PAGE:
Watercolor Basics: Step by Step: Adding Shadows

Now that we've introduced the basics of Watercolor Basics, it's time to take you step by step through some of the most common processes for completing a watercolor illustration.  I'm going to take you from start to finish through my 2016 Christmas card illustration, explaining my techniques as I go.  I have a series of video tutorials recorded concurrently that should be available on my Youtube channel soon, if you need some live action explanation. 

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When we've finished these tutorials, this is what the finished illustration will look like!  This image was designed and used for my Christmas 2016 cards sent out to friends, family, and Patrons.

This image features Naomi and Kara from my children's watercolor comic, 7" Kara.  If you enjoy this blog, and enjoy my art, I highly recommend you order a copy through my shop!

Previously, I showed you guys how to render a watercolor illustration (link).

Today we're going to add shadows and shadow tones to our rendered watercolor illustration.  For me, this is the stage where things really start to come together,

Materials Used in this Tutorial:
Watercolors of your choice (I use Winsor and Newton moist half pans, Daniel Smith, SoHo, and Holbein watercolors)
Daisy watercolor wells or palette of choice- For mixing large amounts of color
Deep welled watercolor palette- I used a recycled mochi ice cream carton
Watercolor brushes (I use mainly rounds)
2 watercolor cups- 1 clean, 1 dirty- I like the Faber-Castell collapsible cups
Paper towels

Paper used:
Canson Moulin du Roy

Watercolor Brushes Used in this Tutorial:

  • For rounds larger than 6, I use synthetic brushes.  Your preferences may vary from mine- I have several brands, and still have not found a brand I think perform as well as natural hair brushes.  Synthetic brushes are much cheaper than natural hair brushes, especially at larger sizes, and are useful for blocking in color, as we will be doing in this tutorial.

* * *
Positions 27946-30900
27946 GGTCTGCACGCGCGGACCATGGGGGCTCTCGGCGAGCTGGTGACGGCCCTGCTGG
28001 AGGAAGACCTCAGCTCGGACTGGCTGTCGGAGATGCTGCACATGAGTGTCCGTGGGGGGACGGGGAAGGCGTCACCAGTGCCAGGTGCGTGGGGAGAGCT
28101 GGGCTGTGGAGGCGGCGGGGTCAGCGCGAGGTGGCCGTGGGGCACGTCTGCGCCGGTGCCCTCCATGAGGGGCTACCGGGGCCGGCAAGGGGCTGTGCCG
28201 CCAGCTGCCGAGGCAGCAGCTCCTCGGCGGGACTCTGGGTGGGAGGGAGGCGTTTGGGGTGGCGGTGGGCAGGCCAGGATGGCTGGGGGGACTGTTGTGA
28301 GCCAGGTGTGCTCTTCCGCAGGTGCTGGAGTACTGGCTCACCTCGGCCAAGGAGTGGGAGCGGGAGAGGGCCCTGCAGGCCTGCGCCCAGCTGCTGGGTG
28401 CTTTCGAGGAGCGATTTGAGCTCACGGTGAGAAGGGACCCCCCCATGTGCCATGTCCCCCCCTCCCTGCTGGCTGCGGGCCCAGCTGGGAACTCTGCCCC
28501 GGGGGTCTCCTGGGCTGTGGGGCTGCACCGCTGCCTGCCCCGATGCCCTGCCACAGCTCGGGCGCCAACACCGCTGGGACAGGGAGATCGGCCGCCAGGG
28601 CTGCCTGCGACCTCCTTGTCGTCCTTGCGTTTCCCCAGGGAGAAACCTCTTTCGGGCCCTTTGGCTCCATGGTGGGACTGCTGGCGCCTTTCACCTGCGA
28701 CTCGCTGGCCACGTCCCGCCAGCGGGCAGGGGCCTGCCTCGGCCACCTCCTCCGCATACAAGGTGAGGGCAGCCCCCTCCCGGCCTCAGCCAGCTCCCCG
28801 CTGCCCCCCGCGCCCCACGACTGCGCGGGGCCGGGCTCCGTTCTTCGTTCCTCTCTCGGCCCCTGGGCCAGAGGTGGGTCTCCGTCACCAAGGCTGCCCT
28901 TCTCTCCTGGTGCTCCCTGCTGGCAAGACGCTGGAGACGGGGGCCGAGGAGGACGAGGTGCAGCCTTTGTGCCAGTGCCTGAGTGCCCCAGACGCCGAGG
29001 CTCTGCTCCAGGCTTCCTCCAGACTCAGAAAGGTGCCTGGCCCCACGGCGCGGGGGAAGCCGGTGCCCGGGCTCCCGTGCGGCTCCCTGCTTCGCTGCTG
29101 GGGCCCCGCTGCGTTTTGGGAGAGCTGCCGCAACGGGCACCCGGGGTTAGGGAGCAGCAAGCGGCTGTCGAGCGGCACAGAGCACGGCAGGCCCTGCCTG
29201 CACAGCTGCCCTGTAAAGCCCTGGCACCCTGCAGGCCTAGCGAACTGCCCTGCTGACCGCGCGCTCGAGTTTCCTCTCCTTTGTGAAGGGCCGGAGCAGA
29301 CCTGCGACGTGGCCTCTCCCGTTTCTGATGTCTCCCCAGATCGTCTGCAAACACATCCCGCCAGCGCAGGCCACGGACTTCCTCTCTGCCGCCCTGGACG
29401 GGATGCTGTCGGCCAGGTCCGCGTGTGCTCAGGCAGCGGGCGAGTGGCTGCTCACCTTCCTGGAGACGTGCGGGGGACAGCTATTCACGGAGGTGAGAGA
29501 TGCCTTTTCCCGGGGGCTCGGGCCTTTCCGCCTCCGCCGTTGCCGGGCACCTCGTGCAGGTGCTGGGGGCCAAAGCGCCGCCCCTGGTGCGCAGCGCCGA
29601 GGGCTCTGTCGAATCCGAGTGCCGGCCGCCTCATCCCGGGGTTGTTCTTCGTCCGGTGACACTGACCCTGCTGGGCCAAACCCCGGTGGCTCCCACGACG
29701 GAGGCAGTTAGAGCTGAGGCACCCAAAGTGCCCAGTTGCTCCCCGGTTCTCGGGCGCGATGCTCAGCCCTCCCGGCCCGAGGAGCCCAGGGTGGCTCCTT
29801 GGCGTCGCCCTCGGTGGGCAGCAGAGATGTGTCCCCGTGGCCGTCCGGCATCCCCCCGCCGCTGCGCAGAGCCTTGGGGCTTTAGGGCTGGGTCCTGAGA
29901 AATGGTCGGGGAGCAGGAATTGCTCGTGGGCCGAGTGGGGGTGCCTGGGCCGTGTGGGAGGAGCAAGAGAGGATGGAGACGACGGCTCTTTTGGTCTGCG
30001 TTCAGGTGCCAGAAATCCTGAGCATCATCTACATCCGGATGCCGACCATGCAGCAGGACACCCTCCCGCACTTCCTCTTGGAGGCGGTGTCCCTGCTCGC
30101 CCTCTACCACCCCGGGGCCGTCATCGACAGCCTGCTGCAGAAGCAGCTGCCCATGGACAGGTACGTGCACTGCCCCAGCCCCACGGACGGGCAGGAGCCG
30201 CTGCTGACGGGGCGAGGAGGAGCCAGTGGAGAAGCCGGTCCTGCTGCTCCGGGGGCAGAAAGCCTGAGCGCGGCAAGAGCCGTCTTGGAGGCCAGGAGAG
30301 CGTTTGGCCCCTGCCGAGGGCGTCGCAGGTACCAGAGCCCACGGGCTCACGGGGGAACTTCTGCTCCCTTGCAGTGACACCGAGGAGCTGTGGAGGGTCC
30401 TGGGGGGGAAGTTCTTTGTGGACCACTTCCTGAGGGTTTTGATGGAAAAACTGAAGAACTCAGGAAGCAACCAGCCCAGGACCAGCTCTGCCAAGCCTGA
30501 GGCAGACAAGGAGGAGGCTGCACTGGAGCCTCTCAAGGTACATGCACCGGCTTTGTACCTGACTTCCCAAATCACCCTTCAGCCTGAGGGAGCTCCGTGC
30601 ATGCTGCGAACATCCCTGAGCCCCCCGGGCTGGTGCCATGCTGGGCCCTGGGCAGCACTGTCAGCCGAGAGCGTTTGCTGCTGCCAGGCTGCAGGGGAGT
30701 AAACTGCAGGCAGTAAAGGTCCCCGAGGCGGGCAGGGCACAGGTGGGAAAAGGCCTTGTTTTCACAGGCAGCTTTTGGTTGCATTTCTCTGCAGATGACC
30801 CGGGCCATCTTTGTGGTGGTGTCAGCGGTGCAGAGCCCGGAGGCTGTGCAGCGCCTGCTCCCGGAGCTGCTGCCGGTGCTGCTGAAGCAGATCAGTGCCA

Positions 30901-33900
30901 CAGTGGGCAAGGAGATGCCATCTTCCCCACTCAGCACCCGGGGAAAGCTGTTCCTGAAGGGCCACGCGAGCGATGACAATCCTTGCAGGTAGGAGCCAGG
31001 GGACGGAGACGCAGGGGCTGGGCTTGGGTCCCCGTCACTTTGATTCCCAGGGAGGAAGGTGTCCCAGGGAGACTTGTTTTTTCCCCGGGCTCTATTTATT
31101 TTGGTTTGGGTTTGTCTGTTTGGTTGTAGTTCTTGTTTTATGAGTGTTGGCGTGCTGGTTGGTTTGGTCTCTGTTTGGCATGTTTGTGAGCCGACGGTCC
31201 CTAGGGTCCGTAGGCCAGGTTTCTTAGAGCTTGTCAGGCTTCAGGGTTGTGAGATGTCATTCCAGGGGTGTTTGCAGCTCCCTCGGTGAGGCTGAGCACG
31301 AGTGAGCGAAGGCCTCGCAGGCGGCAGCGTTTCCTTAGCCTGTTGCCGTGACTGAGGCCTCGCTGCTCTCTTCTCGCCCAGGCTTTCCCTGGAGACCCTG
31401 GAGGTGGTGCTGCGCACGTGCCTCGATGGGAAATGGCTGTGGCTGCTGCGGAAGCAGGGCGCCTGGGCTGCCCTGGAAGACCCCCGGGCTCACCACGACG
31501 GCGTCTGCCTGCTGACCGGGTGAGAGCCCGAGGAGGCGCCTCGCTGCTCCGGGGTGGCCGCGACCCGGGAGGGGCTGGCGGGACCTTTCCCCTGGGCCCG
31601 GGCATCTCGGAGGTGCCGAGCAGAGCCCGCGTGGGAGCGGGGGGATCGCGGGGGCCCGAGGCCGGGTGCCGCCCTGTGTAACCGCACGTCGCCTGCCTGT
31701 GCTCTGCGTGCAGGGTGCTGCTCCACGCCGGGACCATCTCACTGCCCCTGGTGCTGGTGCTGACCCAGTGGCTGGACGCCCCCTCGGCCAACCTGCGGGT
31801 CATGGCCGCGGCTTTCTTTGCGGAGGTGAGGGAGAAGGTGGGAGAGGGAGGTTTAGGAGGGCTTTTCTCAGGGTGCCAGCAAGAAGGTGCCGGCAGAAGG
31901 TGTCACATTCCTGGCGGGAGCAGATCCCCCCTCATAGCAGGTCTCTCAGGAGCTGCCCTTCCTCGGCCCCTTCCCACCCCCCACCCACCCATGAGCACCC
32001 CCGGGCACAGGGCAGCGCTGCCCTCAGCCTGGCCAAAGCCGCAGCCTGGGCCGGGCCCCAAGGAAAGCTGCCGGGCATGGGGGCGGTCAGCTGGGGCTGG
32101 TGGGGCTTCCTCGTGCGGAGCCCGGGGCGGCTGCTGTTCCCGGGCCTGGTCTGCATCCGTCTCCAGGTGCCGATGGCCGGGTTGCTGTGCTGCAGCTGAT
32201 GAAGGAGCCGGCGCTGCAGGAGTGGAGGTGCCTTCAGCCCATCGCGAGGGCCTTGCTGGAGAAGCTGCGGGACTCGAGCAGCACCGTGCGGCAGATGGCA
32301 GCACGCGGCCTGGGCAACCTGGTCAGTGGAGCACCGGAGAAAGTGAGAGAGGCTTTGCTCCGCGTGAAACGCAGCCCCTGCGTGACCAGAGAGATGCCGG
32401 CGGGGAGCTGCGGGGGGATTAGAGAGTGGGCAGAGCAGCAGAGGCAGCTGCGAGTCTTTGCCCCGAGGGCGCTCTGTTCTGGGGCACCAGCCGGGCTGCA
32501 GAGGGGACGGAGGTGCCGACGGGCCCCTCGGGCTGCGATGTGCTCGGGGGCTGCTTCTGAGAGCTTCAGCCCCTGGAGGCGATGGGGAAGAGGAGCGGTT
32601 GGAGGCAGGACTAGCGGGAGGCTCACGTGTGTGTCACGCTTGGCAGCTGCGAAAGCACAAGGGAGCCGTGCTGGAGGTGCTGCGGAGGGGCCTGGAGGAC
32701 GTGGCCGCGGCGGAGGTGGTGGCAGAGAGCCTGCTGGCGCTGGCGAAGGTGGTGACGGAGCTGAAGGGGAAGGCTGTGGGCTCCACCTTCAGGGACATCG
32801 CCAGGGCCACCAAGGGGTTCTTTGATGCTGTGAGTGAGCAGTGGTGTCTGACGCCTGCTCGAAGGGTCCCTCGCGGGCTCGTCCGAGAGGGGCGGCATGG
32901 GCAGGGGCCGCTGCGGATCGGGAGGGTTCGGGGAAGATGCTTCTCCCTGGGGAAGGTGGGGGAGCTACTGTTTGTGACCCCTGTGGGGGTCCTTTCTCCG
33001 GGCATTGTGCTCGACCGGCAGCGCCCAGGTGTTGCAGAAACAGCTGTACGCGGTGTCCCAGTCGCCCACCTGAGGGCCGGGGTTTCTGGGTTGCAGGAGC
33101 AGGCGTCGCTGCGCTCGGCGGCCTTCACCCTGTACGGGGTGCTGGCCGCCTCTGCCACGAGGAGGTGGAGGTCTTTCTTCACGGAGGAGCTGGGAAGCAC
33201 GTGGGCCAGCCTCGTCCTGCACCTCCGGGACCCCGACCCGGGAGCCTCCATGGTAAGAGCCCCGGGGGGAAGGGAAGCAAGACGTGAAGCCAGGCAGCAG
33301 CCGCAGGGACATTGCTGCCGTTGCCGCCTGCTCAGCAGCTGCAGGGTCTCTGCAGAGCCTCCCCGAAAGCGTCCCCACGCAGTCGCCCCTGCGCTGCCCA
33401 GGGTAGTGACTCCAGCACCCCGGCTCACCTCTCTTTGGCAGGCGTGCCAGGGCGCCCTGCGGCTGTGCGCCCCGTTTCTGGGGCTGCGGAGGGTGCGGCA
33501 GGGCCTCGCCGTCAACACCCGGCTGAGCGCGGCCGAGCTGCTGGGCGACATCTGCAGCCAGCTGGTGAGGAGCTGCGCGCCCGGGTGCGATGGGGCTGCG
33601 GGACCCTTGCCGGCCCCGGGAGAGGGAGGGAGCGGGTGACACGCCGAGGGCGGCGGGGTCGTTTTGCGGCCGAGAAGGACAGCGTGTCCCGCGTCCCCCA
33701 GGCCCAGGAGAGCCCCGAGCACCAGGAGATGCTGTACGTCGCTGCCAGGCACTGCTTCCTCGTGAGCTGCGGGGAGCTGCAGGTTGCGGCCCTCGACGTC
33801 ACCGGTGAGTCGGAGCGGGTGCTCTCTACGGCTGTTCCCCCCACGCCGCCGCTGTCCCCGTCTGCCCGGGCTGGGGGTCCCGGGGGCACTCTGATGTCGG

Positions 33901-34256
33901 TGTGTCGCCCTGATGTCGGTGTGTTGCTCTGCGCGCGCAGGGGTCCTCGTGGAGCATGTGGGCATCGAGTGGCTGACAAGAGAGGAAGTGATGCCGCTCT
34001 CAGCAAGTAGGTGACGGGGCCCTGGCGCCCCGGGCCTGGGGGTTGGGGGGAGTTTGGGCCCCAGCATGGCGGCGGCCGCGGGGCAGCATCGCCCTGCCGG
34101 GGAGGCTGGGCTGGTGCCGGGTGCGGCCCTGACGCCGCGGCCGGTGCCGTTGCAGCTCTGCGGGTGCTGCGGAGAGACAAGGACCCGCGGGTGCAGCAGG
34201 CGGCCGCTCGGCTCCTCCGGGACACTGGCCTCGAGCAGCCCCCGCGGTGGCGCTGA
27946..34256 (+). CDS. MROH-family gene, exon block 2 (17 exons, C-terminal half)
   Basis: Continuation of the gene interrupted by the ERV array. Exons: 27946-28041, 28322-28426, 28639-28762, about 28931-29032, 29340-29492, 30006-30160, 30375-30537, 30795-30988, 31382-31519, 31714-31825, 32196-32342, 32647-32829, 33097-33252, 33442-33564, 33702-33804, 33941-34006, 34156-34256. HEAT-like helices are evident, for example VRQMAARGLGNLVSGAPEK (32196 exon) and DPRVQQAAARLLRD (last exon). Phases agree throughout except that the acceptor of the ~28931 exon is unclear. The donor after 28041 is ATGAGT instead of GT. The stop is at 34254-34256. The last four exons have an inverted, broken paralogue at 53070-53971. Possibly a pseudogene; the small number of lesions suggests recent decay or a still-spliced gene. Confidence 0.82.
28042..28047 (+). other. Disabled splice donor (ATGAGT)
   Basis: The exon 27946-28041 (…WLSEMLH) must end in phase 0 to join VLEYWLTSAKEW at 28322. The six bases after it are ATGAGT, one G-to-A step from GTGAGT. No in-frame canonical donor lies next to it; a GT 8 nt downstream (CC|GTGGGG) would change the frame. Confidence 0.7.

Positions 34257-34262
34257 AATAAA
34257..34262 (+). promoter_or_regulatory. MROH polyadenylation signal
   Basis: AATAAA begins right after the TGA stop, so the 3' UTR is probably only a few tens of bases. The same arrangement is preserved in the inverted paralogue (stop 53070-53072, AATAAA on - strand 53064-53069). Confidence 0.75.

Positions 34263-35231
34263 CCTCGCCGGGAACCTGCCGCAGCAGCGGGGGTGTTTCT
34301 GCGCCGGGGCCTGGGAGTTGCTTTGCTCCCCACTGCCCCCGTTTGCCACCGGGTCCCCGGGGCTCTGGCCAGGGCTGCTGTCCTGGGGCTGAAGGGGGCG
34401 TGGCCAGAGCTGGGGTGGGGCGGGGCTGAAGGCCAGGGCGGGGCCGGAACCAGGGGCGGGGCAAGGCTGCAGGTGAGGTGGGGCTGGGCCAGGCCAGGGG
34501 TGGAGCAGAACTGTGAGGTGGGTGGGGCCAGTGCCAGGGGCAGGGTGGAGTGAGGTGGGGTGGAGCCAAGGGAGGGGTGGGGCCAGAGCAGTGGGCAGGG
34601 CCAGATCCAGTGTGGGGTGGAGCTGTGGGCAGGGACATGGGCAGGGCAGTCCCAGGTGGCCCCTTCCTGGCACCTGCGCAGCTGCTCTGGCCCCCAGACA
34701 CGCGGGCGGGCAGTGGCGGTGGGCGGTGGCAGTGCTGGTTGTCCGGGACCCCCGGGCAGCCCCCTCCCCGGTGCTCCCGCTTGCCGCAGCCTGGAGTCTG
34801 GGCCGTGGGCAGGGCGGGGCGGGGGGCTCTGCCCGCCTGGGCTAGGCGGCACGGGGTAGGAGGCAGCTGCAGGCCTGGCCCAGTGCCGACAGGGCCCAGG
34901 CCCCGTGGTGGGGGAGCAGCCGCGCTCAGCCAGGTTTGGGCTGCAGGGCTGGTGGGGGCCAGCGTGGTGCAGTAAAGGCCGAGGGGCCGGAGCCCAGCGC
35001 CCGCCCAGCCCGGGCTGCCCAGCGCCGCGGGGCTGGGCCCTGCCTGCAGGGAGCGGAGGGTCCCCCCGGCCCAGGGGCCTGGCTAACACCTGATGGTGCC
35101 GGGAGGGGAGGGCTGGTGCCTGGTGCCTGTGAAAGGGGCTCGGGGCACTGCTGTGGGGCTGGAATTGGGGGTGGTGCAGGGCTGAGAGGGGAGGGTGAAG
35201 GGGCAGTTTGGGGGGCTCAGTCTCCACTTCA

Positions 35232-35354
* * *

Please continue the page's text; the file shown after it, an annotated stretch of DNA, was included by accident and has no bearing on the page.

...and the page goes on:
• Creative Mark Rhapsody Kolinsky Sable Brushes- 4, 2, 1, 0
  • Creative Mark Squirrel Brushes- 4, 6
  • Blick Master Studio Squirrel- 4, 6

Step 1: Mixing shading colors for skintones

Left:  Naomi's shadow color (more purple and violent, mixed darker) Right: Kara's shadow color (mauve, napthol red, mixed lighter)

Step 2: Mixing your overall shading color

I apologize that I didn't take a photo of my shadow color.  When shading background elements, I usually use a glaze of Holbein's Neutral Tint+Payne's Gray+Dioxene Purple, and mix it darker as necessary.

This looks messy right now, but I'm going to refine my shadows and shapes with further layers of cherry red and napthol red once this shadow has dried.  Sometimes it makes sense to add the shadow earlier on in the process, before the colors are too saturated or too thickly painted on.

I added a glaze of blue to Naomi's eyes to help give them definition.

You'll note that we still haven't really delineated fine facial details- we're going to be working dry into wet to do that, and doing that at this stage would mean those fine details are lost or muddied.

Coming Up Next

We're going to add final details to our watercolor illustration!

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For more beautiful watercolor work, why not pick up a copy of 7" Kara, Volume 1?  7" Kara is a lush watercolor comic the entire family can enjoy, following the adventures of tiny Kara as she discovers humans, explores the backyard, and befriends a kitten.  Created by Becca Hillburn, if you enjoy this blog and my art, you'll love 7" Kara.  Volume 1 is available in the Natto-shop.


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